A Baltimore County Police officer is still recovering after an apparent friendly fire shooting last month that left one man dead and a second officer injured, an incident that city and county officials have refused to provide additional details about nearly three weeks later.
Baltimore County Officer First Class Swinney and Baltimore Police Officer Robert Adams, both assigned to a U.S. Marshals Service task force, were shot while attempting to serve an arrest warrant on Michael Marullo, 33, who was killed in the incident in Northeast Baltimore on Feb. 12. Police have not have explained how Marullo and the officers were shot, but have said officers recovered a fully loaded gun from Marullo.
On Tuesday, Baltimore County Police held a news conference at their Towson headquarters where Swinney and his wife, a Baltimore city police officer, spoke to reporters for about 10 minutes about his recovery. County spokeswoman Vickie Warehime told reporters beforehand that Swinney would not discuss the shooting and said he was being made available for an interview only to provide an update on his condition and discuss how the use of a tourniquet helped save his life.
Lindsey Eldridge, a spokeswoman for Baltimore Police, which is the lead agency in the investigation, declined Tuesday to provide additional details on the shooting. The investigation is still open and has “a lot of moving parts,” she said.
Swinney, a 31-year veteran with Baltimore County, said he’s been on the federal task force since 2014 and previously served on a county warrant task force since 2007.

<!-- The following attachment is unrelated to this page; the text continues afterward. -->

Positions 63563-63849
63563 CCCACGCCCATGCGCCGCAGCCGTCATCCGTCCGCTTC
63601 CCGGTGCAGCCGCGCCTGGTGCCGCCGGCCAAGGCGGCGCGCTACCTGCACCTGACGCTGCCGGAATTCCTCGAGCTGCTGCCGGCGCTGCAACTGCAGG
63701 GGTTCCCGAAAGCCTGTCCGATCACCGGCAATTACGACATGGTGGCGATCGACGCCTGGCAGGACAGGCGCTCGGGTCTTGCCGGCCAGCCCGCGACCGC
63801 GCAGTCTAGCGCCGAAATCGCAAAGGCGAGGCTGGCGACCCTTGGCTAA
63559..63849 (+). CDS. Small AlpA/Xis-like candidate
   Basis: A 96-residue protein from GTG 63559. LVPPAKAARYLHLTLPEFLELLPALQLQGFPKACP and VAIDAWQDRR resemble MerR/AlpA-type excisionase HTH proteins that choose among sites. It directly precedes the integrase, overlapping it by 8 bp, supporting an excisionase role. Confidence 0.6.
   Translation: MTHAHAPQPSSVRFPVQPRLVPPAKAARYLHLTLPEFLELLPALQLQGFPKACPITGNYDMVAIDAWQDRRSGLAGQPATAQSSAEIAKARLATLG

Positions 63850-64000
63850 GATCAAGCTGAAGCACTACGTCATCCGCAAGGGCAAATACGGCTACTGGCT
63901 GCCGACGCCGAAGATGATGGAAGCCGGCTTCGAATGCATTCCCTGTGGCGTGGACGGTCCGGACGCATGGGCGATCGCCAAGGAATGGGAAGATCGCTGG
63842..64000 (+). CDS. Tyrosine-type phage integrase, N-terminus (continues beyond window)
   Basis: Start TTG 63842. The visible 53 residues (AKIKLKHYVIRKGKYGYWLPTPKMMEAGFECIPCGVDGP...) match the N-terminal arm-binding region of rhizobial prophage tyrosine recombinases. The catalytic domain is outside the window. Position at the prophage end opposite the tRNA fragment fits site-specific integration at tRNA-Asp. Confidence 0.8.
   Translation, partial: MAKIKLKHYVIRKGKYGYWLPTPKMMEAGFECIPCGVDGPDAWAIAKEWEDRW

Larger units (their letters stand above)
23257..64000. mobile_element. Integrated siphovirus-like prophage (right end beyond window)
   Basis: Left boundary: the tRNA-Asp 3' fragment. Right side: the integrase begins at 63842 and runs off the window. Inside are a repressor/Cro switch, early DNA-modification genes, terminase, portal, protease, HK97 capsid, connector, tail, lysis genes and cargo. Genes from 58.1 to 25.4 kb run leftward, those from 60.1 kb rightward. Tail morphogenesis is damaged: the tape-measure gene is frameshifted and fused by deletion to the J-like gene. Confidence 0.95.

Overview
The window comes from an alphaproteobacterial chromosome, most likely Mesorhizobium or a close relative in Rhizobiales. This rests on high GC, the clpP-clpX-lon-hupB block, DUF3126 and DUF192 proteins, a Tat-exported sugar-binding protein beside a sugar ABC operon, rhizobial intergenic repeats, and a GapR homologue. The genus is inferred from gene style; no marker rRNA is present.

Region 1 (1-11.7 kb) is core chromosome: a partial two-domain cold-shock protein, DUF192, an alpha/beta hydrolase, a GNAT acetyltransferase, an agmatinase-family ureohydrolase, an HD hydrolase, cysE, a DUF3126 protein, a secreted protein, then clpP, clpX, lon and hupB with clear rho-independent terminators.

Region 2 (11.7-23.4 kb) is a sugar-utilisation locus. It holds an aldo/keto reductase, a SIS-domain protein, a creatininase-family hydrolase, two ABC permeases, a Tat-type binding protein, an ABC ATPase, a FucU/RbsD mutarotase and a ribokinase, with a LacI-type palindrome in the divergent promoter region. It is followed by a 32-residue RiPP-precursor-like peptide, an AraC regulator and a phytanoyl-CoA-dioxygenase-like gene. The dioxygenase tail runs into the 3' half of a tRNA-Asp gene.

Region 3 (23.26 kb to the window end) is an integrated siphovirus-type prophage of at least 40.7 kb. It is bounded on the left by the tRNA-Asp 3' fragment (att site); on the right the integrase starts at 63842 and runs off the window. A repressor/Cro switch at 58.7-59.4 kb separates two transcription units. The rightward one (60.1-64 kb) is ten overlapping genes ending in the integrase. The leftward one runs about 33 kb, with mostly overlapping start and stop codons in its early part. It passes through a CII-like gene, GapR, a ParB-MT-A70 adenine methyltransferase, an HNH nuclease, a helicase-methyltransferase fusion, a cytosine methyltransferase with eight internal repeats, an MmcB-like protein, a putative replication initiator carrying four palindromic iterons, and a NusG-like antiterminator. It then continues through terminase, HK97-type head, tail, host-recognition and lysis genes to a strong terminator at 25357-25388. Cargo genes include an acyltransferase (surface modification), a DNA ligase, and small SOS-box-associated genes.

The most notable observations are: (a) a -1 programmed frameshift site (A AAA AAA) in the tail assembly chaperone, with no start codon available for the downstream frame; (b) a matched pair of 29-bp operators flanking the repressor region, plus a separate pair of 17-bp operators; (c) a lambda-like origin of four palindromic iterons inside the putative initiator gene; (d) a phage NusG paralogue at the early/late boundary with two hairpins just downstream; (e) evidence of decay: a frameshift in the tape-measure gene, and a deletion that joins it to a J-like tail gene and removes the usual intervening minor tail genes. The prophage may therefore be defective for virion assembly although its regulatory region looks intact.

Reporters asked Swinney whether he would provide his first name, but before he could respond, Warehime said he would not do so.
“We can’t," she said. “I would appreciate the respect of just using their last name. If we could make that happen, that would be fantastic, please.”
Baltimore County, unlike other law enforcement agencies in the area, declines to provide officers’ first names citing a contract stipulation with the police union.
At the news conference, Swinney said he was shot in the abdomen, just below his gun belt, and his left leg.
“I felt the burn in my stomach,” he said, adding that he didn’t know he had been shot in his leg. “I was worried about all my people.”
He described how he managed to walk to a police vehicle where another officer cut off his pant leg and applied a tourniquet above his knee to stop the bleeding. Swinney said his partner drove him in a police vehicle to the Maryland Shock Trauma Center, which took 14 to 16 minutes. He said he received 30 stitches down both sides of his leg where he was “sliced open” by medical staff.
Swinney said he was grateful for his fellow officers who treated him at the scene, as well as the hospital staff.
“If it weren’t for my teammates, things could’ve been worse," he said.
He said he’s looking forward to getting back to work.